Central Versus Peripheral Mechanism of Deglutitive Inhibition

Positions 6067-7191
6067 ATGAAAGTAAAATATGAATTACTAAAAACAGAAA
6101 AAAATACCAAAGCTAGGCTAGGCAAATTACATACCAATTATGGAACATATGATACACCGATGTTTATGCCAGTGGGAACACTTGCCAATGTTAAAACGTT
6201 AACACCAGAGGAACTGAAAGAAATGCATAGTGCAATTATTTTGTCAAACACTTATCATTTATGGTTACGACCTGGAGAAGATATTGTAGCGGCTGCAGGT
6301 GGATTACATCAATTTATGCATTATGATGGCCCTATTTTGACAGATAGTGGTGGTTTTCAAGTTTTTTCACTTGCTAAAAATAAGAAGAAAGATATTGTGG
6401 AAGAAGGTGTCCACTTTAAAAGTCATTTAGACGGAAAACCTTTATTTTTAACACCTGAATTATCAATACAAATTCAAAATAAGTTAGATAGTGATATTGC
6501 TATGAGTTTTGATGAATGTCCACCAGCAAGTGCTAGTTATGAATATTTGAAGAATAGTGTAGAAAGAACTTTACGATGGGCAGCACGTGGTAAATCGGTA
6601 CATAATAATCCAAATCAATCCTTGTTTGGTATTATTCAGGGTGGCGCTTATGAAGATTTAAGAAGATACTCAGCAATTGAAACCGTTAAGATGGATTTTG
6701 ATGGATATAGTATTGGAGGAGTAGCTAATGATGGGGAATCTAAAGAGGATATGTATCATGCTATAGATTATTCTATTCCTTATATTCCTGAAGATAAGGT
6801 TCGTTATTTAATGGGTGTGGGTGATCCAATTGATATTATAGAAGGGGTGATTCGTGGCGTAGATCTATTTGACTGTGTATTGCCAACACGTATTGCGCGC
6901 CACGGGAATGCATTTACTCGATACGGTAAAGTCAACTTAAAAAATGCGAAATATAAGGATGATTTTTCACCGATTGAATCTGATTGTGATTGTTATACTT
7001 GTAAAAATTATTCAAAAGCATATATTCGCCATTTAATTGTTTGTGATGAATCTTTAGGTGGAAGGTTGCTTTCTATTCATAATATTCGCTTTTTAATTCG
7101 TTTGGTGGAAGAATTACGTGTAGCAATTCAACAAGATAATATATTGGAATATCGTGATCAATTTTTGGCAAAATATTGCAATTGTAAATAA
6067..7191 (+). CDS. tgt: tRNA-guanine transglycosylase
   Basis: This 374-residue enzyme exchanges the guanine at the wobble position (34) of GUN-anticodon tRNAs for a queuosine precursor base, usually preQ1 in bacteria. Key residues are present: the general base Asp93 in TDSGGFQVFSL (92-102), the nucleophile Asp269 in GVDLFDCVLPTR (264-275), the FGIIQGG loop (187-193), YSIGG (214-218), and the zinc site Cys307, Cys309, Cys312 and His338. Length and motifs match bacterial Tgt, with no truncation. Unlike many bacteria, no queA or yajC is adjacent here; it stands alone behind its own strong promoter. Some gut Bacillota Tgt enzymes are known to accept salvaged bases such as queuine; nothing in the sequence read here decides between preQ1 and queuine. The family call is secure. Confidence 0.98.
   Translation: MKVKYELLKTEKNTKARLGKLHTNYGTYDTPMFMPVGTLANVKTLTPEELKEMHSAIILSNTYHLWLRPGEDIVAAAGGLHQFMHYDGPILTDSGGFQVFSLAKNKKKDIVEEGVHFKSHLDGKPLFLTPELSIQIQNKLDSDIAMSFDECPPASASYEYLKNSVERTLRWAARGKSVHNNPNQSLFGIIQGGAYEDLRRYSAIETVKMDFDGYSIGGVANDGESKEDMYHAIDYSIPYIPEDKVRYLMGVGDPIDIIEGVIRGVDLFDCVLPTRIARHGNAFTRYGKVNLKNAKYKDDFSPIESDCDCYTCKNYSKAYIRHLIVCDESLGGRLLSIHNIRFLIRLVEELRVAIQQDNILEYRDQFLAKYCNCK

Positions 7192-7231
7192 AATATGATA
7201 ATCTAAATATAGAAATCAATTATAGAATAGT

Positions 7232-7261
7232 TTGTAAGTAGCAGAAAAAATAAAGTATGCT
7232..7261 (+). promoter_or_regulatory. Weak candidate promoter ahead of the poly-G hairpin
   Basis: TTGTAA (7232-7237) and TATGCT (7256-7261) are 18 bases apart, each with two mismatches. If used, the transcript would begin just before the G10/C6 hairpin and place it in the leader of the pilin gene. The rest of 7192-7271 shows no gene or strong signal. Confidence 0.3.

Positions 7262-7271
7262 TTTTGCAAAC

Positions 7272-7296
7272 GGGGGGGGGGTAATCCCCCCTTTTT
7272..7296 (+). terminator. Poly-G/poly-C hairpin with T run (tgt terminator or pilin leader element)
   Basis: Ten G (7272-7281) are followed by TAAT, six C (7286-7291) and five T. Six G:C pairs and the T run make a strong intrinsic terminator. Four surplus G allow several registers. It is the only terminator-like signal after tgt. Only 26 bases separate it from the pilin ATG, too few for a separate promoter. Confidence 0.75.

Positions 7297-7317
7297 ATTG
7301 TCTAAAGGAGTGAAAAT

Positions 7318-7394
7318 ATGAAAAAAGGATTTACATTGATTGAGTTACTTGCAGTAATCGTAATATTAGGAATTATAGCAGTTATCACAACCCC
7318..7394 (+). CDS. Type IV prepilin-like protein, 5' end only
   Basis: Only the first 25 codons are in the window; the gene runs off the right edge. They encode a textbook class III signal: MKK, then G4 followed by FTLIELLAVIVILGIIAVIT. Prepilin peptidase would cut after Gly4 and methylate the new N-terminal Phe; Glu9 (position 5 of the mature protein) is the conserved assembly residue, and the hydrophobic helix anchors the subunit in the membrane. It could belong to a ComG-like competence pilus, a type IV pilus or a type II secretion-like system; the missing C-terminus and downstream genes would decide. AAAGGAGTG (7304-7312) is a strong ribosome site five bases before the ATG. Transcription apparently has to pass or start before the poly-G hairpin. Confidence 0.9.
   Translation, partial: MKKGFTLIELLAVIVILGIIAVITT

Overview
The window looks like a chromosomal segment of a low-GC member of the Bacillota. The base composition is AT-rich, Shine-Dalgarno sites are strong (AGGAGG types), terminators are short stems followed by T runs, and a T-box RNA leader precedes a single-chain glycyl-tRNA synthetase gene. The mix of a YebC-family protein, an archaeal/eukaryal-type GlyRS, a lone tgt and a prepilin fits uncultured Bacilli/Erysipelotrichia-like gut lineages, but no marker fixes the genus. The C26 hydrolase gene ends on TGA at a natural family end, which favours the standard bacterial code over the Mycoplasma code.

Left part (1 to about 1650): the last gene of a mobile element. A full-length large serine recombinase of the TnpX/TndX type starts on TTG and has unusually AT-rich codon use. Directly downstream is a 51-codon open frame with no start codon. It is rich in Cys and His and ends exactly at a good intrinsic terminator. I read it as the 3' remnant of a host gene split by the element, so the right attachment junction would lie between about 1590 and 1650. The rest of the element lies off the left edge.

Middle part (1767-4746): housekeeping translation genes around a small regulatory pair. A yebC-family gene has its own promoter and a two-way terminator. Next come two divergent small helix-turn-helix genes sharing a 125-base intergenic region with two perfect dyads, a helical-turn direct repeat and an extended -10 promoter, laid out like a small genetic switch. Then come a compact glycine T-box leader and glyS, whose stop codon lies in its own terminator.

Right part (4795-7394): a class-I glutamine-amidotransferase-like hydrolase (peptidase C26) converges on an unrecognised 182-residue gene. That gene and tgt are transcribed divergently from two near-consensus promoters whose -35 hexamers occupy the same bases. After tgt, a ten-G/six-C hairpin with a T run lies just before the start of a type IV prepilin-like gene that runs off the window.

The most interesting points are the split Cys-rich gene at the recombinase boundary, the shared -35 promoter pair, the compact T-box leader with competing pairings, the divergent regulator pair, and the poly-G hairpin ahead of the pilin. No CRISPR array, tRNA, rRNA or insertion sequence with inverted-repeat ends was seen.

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Deglutitive inhibition in the skeletal muscle esophagus can be explained based on the inhibition of neuronal discharges in the brain stem. On the other hand, a peripheral mechanism of deglutitive inhibition is also present. Studies show that similar to closely spaced swallows at short intervals, high-frequency electrical stimulation of the peripheral end of vagus nerve at short intervals, and intramural stimulation of the smooth muscle strips in vitro, induce period of inhibition during the stimulation and contraction following the last stimulus. Low-frequency successive stimulation of the vagus induces contraction with the first and last stimuli (A and B waves or “on” and “off” contractions). Same is observed in the muscle strip experiments. The occurrence of “on” and “off” contractions is explained on the basis of inhibition and muscle refractoriness. High-frequency stimulation induces strong initial inhibition and therefore a second stimulus, immediately following the first, inhibits contraction induced by the first stimulus. On the other hand, refractoriness of the muscle following first stimulus prevents contraction from the low-frequency second stimulus. There are gradients of refractory period and inhibitory innervations along the length of esophagus with stronger refractory period and inhibitory innervations in the proximal and distal esophagus, respectively [165].